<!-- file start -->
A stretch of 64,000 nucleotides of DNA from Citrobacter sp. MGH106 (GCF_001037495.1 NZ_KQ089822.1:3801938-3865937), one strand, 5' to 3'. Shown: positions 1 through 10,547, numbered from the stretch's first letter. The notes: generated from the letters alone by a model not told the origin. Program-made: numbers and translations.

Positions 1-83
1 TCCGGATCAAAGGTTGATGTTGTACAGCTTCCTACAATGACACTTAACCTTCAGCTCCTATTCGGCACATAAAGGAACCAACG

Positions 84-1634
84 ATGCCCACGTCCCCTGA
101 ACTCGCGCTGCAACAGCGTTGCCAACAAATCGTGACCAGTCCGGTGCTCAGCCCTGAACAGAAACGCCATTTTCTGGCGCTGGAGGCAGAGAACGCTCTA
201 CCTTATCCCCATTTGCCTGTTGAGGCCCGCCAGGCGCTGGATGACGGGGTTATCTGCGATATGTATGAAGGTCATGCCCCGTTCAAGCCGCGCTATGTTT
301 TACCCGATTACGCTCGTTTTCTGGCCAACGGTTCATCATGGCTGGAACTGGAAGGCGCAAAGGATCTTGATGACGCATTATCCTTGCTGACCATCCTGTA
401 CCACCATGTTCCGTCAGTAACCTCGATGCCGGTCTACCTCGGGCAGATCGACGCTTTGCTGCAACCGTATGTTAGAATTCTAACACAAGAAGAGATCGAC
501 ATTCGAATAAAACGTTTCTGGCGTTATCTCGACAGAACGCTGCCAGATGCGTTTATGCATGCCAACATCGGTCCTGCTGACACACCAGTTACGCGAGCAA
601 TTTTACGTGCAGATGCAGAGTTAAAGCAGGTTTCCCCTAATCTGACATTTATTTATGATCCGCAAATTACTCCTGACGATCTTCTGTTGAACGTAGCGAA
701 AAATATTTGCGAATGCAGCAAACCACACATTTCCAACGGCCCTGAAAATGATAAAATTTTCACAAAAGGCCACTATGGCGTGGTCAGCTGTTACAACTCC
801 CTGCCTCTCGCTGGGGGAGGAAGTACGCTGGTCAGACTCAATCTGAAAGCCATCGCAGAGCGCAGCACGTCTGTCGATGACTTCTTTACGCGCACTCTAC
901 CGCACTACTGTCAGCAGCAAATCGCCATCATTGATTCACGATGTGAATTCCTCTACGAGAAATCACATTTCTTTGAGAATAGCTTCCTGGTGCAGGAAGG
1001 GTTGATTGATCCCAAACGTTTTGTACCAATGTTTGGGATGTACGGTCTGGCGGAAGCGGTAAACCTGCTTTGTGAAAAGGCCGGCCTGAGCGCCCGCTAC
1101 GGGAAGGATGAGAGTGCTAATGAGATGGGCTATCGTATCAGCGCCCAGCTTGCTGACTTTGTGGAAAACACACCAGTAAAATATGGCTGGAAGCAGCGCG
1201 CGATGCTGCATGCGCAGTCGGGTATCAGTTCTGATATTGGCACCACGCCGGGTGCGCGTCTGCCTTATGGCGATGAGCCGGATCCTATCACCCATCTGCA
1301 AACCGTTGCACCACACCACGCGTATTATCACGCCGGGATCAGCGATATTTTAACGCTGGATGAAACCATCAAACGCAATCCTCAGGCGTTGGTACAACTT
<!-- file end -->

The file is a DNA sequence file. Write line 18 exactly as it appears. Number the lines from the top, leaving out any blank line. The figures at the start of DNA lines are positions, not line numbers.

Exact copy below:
1301 AACCGTTGCACCACACCACGCGTATTATCACGCCGGGATCAGCGATATTTTAACGCTGGATGAAACCATCAAACGCAATCCTCAGGCGTTGGTACAACTT